There are really only two ways to listen to Theophilus London’s new project I Want You, and I’m only capable of one. So let’s start with what I can’t do. Judging from reviews of his previous work (This Charming Mixtape, Jam!), obsessive music nerds – you know, the kind who say things like “I haven’t liked Arcade Fire since Howard Bilerman left” - find it impossible to listen to London’s work without launching into detailed and often dissections of his eclectic output. Now I Want You very well may be “L.A. electrofunk, UK indie, tropical …
DJBooth Album Review
In other words, I listened to I Want You the other way, the ignorant way, and it’s probably for the best. Instead of using this as an opportunity to name as many obscure bands as possible we can just focus on the music. This is DJBooth, not Pitchfork. Sound good? I thought so.
That doesn’t mean I don’t know nothing, if I can be forgiven for the triple negative. For example, I know the title track I Want You is essentially a London freestyle over Marvin Gaye’s classic track of the same name. If it sounds familiar, that’s because Jay used the same “spitting over a Marvin Gaye instrumental” formula on his American Gangster track American Dreamin. See, now this I know. More importantly, I Want You gives us the clearest opportunity of the mixalbum to assess London’s rhymes skills, which… wait. I just realized London completely jacked Jay’s Dreamin cadence for I Want You. Oops. Speaking of which, he’s a little more forthright about his influences on Oops (Tweet Cover), a reworking of Tweet’s ode to masturbation that London embeds with a dark edge. It’s easily the project’s most openly entertaining track, though the smoky Life of a Lover is a close second. Lover may be slightly less accessible, but musically speaking it’s London at his best as he sets the sonic mood with a jazzy backdrop, engaging verses and a hypnotic hook. It’s a similar story on the bouncing Accept the New and chorus-heavy Starry Eyed (Remix). It’s on tracks like these that London’s willingness to experiment work most powerfully, and when I Want You is at its most listenable.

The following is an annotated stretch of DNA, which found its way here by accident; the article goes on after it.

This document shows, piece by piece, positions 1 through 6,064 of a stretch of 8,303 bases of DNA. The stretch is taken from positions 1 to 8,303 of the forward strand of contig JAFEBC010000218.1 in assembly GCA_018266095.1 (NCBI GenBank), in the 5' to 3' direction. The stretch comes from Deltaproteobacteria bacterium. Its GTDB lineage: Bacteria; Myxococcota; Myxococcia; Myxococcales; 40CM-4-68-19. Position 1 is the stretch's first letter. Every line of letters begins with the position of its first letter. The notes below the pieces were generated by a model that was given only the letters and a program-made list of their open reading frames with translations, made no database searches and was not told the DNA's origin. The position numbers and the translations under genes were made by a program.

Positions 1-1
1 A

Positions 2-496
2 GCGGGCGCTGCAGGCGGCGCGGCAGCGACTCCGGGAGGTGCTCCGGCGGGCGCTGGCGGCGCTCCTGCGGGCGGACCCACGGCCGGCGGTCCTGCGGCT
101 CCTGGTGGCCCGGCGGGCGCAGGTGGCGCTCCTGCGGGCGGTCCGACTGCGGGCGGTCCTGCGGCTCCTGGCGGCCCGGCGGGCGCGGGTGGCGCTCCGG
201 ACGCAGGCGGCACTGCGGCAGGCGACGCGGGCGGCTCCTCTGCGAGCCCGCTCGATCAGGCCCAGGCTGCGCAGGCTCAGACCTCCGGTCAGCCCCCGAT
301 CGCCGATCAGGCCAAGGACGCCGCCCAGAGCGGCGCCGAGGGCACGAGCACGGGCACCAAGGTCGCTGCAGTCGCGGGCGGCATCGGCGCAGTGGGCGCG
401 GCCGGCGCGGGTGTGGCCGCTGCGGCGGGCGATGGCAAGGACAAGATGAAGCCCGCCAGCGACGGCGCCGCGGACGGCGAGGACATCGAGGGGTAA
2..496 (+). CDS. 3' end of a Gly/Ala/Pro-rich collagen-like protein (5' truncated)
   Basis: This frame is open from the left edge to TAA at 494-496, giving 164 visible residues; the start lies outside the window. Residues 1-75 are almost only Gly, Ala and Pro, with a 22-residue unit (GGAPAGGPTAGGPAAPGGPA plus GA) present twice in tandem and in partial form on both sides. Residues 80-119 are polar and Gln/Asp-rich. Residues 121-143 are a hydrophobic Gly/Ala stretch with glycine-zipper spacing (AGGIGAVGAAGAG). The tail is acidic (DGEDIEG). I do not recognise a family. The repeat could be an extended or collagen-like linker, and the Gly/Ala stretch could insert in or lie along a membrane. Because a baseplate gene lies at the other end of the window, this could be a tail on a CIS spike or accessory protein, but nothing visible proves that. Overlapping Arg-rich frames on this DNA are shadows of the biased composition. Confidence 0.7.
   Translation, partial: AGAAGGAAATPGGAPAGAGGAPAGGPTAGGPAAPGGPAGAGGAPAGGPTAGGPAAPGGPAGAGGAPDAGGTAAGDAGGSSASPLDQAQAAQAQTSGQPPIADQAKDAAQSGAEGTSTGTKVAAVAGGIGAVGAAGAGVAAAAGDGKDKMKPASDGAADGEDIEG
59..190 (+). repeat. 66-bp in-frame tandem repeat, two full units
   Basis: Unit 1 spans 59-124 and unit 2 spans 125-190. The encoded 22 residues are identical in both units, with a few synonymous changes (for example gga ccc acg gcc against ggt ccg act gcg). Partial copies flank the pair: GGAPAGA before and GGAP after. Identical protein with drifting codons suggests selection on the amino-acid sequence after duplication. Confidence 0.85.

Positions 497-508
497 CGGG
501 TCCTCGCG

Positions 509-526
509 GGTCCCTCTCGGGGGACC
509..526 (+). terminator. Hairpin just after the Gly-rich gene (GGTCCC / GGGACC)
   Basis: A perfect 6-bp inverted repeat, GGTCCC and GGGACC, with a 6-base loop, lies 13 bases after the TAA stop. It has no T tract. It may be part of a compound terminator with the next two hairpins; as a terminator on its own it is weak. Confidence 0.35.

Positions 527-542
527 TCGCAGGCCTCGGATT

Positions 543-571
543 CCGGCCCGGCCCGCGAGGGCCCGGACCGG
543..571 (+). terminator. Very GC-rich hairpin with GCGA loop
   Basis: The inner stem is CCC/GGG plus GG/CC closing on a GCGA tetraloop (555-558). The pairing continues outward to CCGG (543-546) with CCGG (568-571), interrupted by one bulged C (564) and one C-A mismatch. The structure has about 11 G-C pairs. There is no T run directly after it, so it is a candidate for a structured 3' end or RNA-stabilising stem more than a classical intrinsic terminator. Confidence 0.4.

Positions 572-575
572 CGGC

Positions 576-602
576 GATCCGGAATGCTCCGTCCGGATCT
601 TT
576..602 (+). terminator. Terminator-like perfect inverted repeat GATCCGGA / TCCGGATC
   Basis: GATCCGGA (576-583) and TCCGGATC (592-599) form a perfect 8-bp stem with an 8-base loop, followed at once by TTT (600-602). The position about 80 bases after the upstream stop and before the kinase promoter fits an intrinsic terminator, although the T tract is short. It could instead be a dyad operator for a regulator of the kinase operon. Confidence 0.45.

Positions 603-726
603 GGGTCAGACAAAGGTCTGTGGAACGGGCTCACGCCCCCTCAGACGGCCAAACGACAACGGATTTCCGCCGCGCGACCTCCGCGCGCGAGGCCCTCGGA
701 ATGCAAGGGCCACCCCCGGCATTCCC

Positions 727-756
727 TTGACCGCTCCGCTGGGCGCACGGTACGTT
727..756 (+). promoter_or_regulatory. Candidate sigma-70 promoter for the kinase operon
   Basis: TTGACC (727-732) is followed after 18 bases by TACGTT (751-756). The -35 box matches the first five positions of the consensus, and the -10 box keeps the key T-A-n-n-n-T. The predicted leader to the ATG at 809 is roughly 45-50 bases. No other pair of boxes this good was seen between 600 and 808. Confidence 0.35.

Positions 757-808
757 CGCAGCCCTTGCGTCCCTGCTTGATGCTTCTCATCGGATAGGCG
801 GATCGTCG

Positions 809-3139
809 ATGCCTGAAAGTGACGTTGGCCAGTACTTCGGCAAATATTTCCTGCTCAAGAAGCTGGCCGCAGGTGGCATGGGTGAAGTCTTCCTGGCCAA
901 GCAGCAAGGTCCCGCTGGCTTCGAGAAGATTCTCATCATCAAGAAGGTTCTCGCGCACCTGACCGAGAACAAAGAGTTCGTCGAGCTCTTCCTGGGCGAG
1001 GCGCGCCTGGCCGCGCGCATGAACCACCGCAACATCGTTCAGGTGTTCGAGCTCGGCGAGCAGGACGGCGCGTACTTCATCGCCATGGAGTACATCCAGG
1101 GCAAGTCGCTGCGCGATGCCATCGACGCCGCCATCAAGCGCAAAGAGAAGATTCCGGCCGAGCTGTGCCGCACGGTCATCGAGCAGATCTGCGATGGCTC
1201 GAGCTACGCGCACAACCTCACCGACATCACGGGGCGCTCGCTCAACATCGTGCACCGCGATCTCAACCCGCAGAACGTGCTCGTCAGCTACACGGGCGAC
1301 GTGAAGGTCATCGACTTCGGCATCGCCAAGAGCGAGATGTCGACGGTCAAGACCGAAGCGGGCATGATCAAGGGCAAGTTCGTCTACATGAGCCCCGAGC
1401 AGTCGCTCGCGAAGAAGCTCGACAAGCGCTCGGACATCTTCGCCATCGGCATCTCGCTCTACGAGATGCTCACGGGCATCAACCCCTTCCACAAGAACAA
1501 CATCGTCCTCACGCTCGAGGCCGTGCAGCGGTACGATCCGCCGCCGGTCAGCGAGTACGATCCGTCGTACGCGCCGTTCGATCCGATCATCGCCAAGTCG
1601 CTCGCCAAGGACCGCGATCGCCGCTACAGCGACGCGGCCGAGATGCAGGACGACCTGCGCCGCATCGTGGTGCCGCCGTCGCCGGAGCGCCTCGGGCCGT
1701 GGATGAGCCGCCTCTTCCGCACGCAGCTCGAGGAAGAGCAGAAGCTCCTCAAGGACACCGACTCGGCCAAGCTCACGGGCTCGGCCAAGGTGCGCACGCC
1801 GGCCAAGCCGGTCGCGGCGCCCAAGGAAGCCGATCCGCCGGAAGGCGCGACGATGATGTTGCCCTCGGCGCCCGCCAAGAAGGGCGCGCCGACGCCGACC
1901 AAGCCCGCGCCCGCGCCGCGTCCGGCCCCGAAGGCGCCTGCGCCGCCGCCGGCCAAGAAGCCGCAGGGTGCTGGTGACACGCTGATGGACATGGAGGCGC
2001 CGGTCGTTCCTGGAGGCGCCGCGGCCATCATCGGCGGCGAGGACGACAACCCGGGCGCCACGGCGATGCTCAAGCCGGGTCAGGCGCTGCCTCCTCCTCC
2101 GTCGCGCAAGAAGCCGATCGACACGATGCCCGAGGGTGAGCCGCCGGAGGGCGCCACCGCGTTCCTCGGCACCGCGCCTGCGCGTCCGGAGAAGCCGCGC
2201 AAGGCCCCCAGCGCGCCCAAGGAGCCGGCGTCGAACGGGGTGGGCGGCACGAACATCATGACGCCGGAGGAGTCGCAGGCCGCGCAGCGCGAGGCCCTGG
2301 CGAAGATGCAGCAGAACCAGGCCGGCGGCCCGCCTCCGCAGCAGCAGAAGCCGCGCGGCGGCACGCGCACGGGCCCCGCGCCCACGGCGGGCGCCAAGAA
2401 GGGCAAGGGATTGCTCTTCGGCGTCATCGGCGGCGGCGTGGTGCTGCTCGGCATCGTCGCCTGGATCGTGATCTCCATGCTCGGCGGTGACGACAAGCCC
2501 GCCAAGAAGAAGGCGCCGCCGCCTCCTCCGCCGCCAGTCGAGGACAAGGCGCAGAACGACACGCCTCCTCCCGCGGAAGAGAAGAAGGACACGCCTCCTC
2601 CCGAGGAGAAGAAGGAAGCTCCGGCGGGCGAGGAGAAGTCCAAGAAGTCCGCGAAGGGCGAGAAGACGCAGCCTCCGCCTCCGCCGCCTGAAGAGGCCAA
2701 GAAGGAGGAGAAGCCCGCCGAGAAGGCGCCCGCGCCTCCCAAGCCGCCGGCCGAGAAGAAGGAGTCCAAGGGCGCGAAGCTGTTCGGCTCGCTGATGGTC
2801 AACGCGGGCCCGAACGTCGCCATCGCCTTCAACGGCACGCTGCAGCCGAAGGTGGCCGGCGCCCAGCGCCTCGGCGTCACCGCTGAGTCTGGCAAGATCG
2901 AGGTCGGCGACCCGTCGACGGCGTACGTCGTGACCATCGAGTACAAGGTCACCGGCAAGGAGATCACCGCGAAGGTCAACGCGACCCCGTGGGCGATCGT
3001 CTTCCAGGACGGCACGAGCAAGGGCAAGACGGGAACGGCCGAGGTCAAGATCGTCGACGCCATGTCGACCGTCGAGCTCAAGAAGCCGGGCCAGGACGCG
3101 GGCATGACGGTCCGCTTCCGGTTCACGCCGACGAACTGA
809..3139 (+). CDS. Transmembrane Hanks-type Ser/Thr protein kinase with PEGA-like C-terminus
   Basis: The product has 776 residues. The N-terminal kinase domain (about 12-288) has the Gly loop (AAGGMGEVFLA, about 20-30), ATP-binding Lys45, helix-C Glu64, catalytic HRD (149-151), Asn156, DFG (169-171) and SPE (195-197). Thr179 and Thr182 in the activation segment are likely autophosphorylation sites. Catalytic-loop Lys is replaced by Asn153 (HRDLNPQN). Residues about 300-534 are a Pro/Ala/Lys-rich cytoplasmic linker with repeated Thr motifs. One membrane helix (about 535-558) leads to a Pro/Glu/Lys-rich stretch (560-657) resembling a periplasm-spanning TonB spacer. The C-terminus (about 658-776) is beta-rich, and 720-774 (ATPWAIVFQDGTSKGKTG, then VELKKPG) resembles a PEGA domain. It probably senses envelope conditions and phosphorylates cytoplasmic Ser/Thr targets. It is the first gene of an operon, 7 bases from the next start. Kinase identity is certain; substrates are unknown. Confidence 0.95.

If I can coalesce all of the haters’ complaints against London’s work into one broad category it’d be “you’re not doing anything original, you’re just copying other original people,” but that’s frankly not a road I want to go down (see the intro). Instead, I feel much more comfortable pointing out that London often sounds overwhelmed by the music surrounding him throughout I Want You. On tracks like Don’t Be Afraid it feels like the production is in the driver’s seat with London riding shotgun, despite his best attempts to asset his vocal existence with several sharply enunciated “f**k”s. And while Give It Up Dad has some definite stuck-in-your-head potential, it’s the up-tempo pacing and lofty hook that will have the track revolving around your cranium, not London’s verses. I could say the same of the lightly funked Light Years and Pyromilitia, both tracks that start out white hot but cool significantly by their end, mostly because of an inexplicably extended absence from London himself. I Want You, and London’s music as a whole, is about mood first, and details last, which ironically has the effect of making him sometimes feel lost amongst his own songs.
Ultimately though, as much as London’s music may draw listeners into esoteric and meta-discussions, the only thing that really matters is: would I want to listen to I Want You again? Um, kind of. How’s that for an intelligent answer? You’re right, I shouldn’t be so vague. In that case, no. No I won’t. If listening to I Want You taught me anything, it’s that I enjoy London’s work most as a change of pace from the norm, but over the course of an entire album, when London’s music becomes the norm, it simply can’t hold my attention. I Want You isn’t music to fall in love to, and it’s certainly not music to music to lust to. Instead, let’s call it music to fall in like to.
Listen to More: Theophilus London Written by Nathan S.
First DJ Booth Appearance:
"High Five ft. Theophilus London" (2008)
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